Maritime Union of Australia NT branch secretary Thomas Mayor said there had been no commitment from Sea Swift to keep on Toll employees whose jobs were on the line.
“We’re going to arrange to meet with Sea Swift and we want some answers for our members about their commitment to these Territorian workers,” he said.
“They need to understand there are Territorian workers here, and we want to understand what is at stake for them, will they still have their jobs servicing Territory communities.”
Mr Mayor said the announcement had come out of the blue and would mark the end of Territory-owned transport.
“Toll, which was once Perkins Shipping, has been a Territory company for a long time, so it’s a sad day,” he said.
Toll Group spokesperson Christopher Whitefield said the company would try to find jobs for affected employees elsewhere in the company.
“It is likely that anywhere up to 150 people will be made redundant but where possible we’ll look to redeploy people across our business,” he said.
“There are other [Toll Group] businesses that do exist in Australia where we will where possible work to redeploy people.
“We’re in direct communication with our staff about what changes might be happening depending on the sale which we’ll find out about early next year.”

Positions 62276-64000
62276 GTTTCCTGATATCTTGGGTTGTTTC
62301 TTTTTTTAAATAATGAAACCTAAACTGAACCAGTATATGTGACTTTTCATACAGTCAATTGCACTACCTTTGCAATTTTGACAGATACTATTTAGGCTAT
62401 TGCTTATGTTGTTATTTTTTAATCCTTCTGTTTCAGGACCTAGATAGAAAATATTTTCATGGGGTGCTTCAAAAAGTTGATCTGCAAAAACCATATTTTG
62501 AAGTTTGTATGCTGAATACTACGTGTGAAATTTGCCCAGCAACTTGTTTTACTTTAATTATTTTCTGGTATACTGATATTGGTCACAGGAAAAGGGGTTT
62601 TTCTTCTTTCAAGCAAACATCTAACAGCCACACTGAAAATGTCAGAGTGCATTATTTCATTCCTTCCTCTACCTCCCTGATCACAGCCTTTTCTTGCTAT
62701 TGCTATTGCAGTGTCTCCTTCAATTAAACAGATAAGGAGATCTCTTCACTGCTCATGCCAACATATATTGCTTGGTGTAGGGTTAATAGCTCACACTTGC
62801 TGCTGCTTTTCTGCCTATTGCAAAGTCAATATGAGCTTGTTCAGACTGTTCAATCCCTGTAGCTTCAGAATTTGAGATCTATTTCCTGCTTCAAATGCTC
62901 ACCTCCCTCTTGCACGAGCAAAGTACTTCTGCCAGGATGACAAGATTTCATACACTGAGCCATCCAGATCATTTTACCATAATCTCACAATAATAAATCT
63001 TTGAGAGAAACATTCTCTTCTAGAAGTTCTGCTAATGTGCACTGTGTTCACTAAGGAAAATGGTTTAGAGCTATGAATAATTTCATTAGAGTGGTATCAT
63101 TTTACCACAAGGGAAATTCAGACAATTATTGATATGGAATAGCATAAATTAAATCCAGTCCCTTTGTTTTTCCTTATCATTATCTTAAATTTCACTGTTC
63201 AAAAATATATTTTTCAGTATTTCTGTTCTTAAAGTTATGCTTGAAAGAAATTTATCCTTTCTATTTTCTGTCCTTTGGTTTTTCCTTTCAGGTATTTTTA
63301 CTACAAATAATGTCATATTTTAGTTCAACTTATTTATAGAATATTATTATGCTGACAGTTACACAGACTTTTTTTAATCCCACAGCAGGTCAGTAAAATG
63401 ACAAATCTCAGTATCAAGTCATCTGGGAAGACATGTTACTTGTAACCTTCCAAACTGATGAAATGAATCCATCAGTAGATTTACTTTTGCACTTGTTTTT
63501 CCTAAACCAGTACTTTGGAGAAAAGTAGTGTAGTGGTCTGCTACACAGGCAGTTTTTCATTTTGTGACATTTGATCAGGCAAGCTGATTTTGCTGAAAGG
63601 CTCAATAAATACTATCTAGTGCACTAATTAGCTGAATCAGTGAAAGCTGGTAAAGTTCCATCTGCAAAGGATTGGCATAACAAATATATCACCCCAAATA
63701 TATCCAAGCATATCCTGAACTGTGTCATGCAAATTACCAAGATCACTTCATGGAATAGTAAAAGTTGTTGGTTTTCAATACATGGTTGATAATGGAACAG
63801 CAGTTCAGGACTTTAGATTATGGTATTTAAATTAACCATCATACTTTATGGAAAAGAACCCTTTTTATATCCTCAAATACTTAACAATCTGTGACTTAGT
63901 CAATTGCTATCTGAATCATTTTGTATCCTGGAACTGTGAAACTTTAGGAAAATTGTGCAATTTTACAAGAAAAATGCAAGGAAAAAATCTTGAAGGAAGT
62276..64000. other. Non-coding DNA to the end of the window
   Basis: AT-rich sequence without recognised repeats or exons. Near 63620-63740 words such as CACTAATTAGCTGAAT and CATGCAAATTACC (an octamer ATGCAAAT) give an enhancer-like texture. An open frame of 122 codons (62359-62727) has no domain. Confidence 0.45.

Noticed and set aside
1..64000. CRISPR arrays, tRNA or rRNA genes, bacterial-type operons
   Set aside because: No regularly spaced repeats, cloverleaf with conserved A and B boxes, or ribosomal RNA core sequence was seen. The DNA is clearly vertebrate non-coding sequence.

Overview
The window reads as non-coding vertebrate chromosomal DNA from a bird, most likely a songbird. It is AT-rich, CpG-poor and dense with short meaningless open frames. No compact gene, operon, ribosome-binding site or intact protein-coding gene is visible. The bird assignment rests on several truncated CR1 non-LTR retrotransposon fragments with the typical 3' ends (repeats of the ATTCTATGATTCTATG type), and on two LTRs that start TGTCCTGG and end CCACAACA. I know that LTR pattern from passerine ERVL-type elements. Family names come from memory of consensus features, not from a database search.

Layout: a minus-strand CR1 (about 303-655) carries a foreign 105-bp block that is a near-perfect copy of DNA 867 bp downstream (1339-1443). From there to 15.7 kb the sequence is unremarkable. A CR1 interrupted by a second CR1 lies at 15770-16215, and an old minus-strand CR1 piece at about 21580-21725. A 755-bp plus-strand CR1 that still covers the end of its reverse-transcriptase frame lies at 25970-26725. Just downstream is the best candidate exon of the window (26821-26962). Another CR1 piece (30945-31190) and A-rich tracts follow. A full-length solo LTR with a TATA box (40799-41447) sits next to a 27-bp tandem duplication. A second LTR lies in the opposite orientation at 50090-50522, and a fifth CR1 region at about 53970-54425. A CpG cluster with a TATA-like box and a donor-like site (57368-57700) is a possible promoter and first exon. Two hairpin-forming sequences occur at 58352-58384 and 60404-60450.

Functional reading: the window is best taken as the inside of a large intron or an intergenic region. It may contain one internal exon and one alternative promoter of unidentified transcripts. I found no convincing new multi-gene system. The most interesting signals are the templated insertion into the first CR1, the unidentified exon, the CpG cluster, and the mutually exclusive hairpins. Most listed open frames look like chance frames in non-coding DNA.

The sale of Toll Group to rival Sea Swift will create a freight monopoly for the remote NT town of Nhulunbuy, a member of the region’s Chamber of Commerce says.
There is only one road into Nhulunbuy that has weight restrictions and is impassable in the wet season, so the town relies on barges for more than 90 per cent of its freight.
Toll Group and Sea Swift both run barge services to Nhulunbuy and the competition has lowered prices.
The former chairman of the East Arnhem Chamber of Commerce and Industry and current committee member, Dave Suter, said he expected the cost of living in Nhulunbuy to increase significantly.
“The issue of concern that people are raising with me at the moment is the perception that the cost may increase,” he said.
Mr Suter said there had been significant price changes previously when two barge companies ran services to Nhulunbuy.
“When another operator came in the prices were reduced, so people were just concerned that there may be an altering in prices,” he said.
Mr Suter said while it was disappointing news, he was not surprised because the volume of freight into the small town was not enough to support two companies.
“I think it was a pretty bold move of Sea Swift to come in here at a time of depressed market, but obviously the had their business model all sorted out, and we know the outcome of their business model today,” he said.
Mr Suter said he had dealt with Sea Swift as a member of the Chamber of Commerce and hoped they would offer reasonable prices.
“It’s just a waiting game to see what Sea Swift will announce in regard to any freight charges and costings,” he added.